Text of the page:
polymer should not be added to heated up oil like gelatin is to water, the polymer and oil should be mixed when no heat is present.

Dwell times are recommended after mixing the polymer and oil to prevent bubbles forming when heat is applied. These "dwell" times can go up to 12 hours if the air is above about 60°F, or at the very least 24 hours if the air is at cooler temperatures.

these discoveries were made by Darryl D. Amick [8]


Since ballistic gelatin mimics the properties of muscle tissue reasonably well,[9] it is the preferred medium (over real porcine cadavers) for comparing the terminal performance of different expanding ammunition, such as hollow-point and soft-point bullets. These bullets use the hydraulic pressure of the tissue or gelatin to expand in diameter, limiting penetration and increasing the tissue damage along their path. While the Hague Convention restricts the use of such ammunition in warfare, it is commonly used by police and civilians in defensive weapons, as well as police sniper and hostage-rescue teams, where rapid disabling of the target and minimal risk of overpenetration are required to reduce collateral damage.

Bullets intended for hunting are also commonly tested in ballistic gelatin. A bullet intended for use hunting small vermin, such as prairie dogs, for example, needs to expand very quickly to have an effect before it exits the target, and must perform at higher velocities due to the use of lighter bullets in the cartridges. The same fast-expanding bullet used for prairie dogs would be considered inhumane for use on medium game animals like whitetail deer, where deeper penetration is needed to reach vital organs and assure a quick kill.

In television the MythBusters team sometimes used ballistics gel to aid in busting myths, but not necessarily involving bullets, including the exploding implants myth, the deadly card throw, and the ceiling fan decapitation. They sometimes placed real bones (from humans or pigs) or synthetic bones in the gel to simulate bone breaks as well.

The US television program Forged in Fire is also known to use ballistics gelatin, often creating entire human torsos and heads complete with simulated bones, blood, organs and intestines that are cast inside the gel. Various bladed weapons are then tested on the gel torso in order to simulate and record the destructive effects the weapons would have on a real human body.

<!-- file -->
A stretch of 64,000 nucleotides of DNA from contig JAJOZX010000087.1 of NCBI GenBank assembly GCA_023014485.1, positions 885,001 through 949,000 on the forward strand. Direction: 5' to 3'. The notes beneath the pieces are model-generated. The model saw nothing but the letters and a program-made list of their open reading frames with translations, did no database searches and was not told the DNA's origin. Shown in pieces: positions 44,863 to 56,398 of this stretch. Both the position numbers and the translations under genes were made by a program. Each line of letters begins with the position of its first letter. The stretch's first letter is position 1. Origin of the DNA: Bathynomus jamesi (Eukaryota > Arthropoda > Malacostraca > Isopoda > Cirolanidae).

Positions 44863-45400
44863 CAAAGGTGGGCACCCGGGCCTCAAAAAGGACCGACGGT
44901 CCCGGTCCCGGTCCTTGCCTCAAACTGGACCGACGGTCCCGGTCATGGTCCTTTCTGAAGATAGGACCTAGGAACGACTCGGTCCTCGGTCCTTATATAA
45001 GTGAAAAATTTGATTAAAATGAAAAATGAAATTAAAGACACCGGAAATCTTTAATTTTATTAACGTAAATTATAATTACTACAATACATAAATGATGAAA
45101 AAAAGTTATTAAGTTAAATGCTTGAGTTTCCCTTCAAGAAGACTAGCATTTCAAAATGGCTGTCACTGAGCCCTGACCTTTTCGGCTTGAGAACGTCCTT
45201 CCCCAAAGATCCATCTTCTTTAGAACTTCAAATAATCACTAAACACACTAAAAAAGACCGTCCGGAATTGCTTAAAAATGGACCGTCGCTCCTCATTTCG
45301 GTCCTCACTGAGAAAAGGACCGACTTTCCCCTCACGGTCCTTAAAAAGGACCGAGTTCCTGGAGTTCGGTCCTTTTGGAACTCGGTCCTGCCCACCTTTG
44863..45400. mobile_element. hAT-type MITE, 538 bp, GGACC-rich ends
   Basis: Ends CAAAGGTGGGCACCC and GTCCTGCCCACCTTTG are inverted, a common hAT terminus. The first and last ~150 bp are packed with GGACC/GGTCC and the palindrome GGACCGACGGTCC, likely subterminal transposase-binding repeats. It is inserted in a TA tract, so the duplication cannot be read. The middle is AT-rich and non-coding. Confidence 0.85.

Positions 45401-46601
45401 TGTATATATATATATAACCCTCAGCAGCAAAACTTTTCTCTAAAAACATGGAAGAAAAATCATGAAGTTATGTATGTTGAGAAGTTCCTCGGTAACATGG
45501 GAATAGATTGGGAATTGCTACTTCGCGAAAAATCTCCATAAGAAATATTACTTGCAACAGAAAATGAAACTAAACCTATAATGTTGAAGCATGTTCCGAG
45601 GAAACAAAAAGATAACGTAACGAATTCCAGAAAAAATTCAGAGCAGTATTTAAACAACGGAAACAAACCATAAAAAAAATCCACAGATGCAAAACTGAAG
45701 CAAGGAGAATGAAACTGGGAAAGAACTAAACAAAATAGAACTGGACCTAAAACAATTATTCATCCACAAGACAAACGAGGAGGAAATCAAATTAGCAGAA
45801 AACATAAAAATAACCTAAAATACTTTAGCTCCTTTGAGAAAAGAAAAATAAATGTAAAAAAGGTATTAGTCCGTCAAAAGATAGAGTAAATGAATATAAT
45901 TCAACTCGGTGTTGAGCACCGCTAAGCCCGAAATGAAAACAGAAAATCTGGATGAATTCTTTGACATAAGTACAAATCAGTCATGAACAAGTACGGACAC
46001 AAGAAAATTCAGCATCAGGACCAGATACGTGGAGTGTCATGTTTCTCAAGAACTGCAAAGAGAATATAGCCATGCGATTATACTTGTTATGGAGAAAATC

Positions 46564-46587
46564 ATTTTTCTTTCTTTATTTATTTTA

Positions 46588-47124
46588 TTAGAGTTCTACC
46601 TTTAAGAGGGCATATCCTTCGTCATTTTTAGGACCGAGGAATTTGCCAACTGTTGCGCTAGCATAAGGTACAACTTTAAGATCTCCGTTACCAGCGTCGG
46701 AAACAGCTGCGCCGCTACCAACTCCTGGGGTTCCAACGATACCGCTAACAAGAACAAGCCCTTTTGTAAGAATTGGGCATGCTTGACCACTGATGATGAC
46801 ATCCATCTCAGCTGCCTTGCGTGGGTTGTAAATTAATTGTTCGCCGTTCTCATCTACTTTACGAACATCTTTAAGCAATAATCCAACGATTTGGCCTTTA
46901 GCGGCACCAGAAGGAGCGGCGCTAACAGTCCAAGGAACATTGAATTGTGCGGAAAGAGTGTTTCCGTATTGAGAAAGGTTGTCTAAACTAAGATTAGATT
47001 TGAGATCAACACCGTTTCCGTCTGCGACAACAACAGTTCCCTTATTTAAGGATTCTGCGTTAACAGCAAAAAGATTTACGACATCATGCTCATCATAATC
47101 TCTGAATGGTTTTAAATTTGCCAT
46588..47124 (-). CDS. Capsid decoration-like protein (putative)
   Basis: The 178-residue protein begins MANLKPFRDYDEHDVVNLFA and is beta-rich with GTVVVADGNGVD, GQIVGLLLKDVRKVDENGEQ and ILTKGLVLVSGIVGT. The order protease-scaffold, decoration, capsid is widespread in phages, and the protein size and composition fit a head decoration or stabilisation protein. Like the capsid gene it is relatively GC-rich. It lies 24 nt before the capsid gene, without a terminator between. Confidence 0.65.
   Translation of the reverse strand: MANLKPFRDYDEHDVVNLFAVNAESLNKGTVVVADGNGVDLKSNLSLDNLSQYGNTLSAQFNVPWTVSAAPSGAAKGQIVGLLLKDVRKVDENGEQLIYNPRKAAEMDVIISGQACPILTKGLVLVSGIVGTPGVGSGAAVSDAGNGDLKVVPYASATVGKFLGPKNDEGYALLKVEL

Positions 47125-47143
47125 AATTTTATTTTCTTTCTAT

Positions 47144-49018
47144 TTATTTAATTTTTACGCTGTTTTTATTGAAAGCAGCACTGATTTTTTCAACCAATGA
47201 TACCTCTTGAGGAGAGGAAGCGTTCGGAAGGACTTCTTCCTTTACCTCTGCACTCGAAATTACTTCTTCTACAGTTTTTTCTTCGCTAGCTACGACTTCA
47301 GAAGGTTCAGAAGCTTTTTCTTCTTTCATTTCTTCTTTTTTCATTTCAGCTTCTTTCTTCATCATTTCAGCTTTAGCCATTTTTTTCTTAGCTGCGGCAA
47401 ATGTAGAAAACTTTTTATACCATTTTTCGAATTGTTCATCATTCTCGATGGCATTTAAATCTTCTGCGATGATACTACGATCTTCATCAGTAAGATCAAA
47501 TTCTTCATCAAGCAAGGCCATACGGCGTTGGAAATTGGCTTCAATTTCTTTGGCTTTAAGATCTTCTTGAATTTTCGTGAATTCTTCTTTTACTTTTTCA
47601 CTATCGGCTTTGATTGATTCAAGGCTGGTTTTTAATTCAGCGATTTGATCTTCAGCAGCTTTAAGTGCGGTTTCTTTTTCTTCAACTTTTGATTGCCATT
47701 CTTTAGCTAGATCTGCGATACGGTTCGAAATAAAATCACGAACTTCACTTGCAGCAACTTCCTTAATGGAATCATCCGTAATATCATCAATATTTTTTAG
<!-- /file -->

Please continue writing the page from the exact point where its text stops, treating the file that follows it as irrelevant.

See also[edit]


  1. ^ Fackler, Martin L Effects of small arms on the human body Archived 2012-02-18 at the Wayback Machine. Letterman Army Institute of Research, California.
  2. ^ Massad Ayoob (May/June, 2005) Backwoods Home Magazine. Wound Ballistics, Ballistic Injury, Stopping Power, Gunshot Wounds. Retrieved on 2012-08-14.
  3. ^ Choose your ammo... police style: "This resulted in the FBI Wound Ballistics Workshop of 1988 in Quantico, Virginia. Among those present were Dr. Martin Fackler, head of wound ballistics research for the US Army’s medical training center, Letterman Institute. Fackler had developed an improved ballistic gelatin model that he had scientifically correlated to swine muscle tissue, which in turn is comparable to human muscle tissue. He hypothesized that wound depth was much more important than previously thought, and recommended ammunition that could send a bullet at least twelve inches into his ballistic gelatin."
  4. ^ Fackler ML, Malinowski JA (1988). "Ordnance gelatin for ballistic studies. Detrimental effect of excess heat used in gelatin preparation". Am J Forensic Med Pathol. 9 (3): 218–19. doi:10.1097/00000433-198809000-00008. PMID 3177350. S2CID 12266221.
  5. ^ Jussila J. (May 10, 2004). "Preparing ballistic gelatine—review and proposal for a standard method". Forensic Science International. 141 (2–3): 91–98. doi:10.1016/j.forsciint.2003.11.036. PMID 15062946.
  6. ^ "INS National Firearms Unit Ballistic Gelatin Test Protocol". Firearms Tactical Institute. September 1, 1998. Archived from the original on January 23, 2013.
  7. ^ MacPherson, Duncan (1994). Bullet Penetration: Modeling the Dynamics and the Incapacitation Resulting from Wound Trauma. El Segundo, California: Ballistic Publications. ISBN 0-9643577-0-4.
  8. ^
  9. ^ Breeze, J.; Hunt, N.; Gibb, I.; James, G.; Hepper, A.; Clasper, J. (2013). "Experimental penetration of fragment simulating projectiles into porcine tissues compared with simulants". Journal of Forensic and Legal Medicine. 20 (4): 296–299. doi:10.1016/j.jflm.2012.12.007. ISSN 1752-928X. PMID 23622477.

Further reading[edit]